In the fullness of time the recent U.S. tax cuts will prove to have been a major policy mistake and I'll give you several reasons why.
Oh, I know, amidst the stock market party and companies seemingly throwing free $1,000 bonuses around suggesting a coming hangover is like urging moderation to the loudest drunk at the bar. He'll just get pissed off in addition to being pissed and you get nowhere with reason.
But hey, here goes:
Point 1: Tax cuts at this time will prove to be a strategic error. While they may temporarily delay the end of this business cycle, they are nevertheless not changing the outcome. This has one big implication: When the next recession comes tax cuts as a stimulus tool will no longer be an option.
So congrats, a key stimulus policy tool when needed is no longer a weapon in the arsenal. We just disarmed ourselves. Or in other words, we just gorged ourselves leaving the winter reserves much depleted.
Central banks have been urging governments to implement structural reforms so that the next recession can be better managed and its impact moderated. Tax cuts are not structural reform, they are a short term sugar high benefiting the few despite all the propaganda that is being dished from those that seek to distract.
What? You think that all these companies handing our precisely the same bonus amount ($1,000) is reflective of exactly the same business situation as opposed to a marketing gimmick?
$1,000, as good as it sounds, it's not real long term wage growth, it's like winning a quick pick at the local grocery store. A good giggle, but then it's gone. Doesn't change anyone's long term situation.
No, it's a good propaganda distraction as the real purpose of the tax cuts has never been the economy. That's a false narrative. Which brings us to Point 2.
Point 2: Tax cuts were not designed to stimulate the economy nor wages. I know this statement goes 100 percent counter to the public narrative, but it's nevertheless true and key professionals in the field know it.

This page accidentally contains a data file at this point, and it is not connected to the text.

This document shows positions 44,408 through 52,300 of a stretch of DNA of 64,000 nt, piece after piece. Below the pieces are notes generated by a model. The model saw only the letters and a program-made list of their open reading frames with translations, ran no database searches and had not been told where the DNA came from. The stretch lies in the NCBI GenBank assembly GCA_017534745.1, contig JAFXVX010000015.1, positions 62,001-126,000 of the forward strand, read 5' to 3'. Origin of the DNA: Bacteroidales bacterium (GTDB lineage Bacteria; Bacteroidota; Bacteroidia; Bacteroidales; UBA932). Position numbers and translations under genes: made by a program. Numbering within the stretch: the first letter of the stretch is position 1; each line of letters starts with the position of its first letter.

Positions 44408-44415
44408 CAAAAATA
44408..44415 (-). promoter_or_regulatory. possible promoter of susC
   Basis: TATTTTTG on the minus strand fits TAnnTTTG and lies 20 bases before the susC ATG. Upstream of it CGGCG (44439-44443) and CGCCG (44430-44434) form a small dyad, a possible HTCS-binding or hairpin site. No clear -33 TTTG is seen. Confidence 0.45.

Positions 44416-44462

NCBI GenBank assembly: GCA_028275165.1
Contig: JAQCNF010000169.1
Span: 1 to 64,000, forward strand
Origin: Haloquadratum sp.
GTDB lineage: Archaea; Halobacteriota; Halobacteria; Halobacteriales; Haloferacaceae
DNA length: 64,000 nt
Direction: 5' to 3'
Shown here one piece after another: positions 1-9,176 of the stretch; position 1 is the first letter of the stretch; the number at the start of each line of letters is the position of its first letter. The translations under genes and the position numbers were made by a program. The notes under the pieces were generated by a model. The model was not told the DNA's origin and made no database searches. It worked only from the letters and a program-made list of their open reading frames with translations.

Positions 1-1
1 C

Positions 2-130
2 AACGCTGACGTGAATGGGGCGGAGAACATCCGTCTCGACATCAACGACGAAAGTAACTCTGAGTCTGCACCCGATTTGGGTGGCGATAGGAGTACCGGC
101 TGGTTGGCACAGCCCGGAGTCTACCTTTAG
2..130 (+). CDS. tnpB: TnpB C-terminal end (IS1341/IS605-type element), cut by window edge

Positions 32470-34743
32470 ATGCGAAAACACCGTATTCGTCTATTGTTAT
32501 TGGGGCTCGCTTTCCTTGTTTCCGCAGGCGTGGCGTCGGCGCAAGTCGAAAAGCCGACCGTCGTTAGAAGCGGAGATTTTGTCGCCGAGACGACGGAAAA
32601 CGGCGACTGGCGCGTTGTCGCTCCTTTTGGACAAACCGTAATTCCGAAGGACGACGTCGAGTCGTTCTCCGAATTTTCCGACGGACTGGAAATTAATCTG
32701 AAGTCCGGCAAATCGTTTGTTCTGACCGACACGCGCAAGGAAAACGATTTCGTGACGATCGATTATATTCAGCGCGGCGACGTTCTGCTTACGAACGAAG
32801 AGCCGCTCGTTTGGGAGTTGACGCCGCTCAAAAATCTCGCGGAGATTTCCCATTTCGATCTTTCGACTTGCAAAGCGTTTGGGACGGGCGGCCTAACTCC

Goldman: "'In practice, we expect no significant short-term effect of tax reform on average hourly earnings — as it excludes irregular bonuses — and only a marginal boost to the employment cost index — as irregular bonuses are smoothed out,' said a recent note by Goldman Sachs economist Daan Struyven. "
Who benefits? The very people tax cuts were designed to benefit courtesy cash rich lobbyists and their willing recipients in Congress:
"More than three-quarters of the $1.1 trillion in individual tax cuts will go to people who earn more than $200,000 a year in taxable income, who constitute only about 5 percent of all taxpayers, said Karnovitz."
The other consequence and very relevant to my earlier Point 1:
"The tax bill will significantly reduce the tax intake of the federal government in the next 10 years in the scope of 1 percent of GDP on average, Moody's estimates. 'As a result of the legislation, we expect deficits to widen faster than under our pre-passage baseline, resulting in faster accumulation of federal debt, a component of general government debt.'"
In short: The US will be left structurally weaker when the bill comes due and I have alluded to some of this in Macro Alert:
Point 3: Currently Wall Street is giddy about the earnings boost companies will see as a result of tax cuts in 2018. Since all these benefits are non organic, meaning only marginally derived from increased consumer spending, Wall Street has a pretty obvious problem for 2019 and beyond: The earnings growth recorded in 2018 will not be matched in 2019. Earnings growth will compare negatively compared to 2018 in many cases.
Add any slowdown in the economy (think rising interest payments and increased cost of debt carry) and comparisons will fall off a cliff. What's the standard corporate solution when efficiency is needed to make up growth? Take a wild guess and it's not handing out $1,000 bonuses, but rather handing out layoff notices.
Bottom line: Retail currently soaking in the free champagne party will end up getting soaked once the party is over. The top 5 percent will have reaped 75 percent of the tax cut benefit, but the remaining 95 percent will be stuck with the full bill.
And when the next recession comes, it will be again up to the Fed to save the day, as Congress will have done nothing on the structural front but have fully pleased their lobbyist overlords. And only in the fullness of time will many people realize the truth: That tax cuts at this time were not implemented with the intent to be the right policy at the right time, but to serve as a robbing of the U.S. Treasury wrapped under the guise of free money for all.
The real world doesn't work like this. And the drunk at the bar will not only have a hangover, but a tab to match. But don't tell him that, or he'll get belligerent.
Sven Henrich is the founder of NorthmanTrader.com, a market site focused on analyzing markets and technical set-ups. He has also been a frequent contributor to CNBC and MarketWatch.
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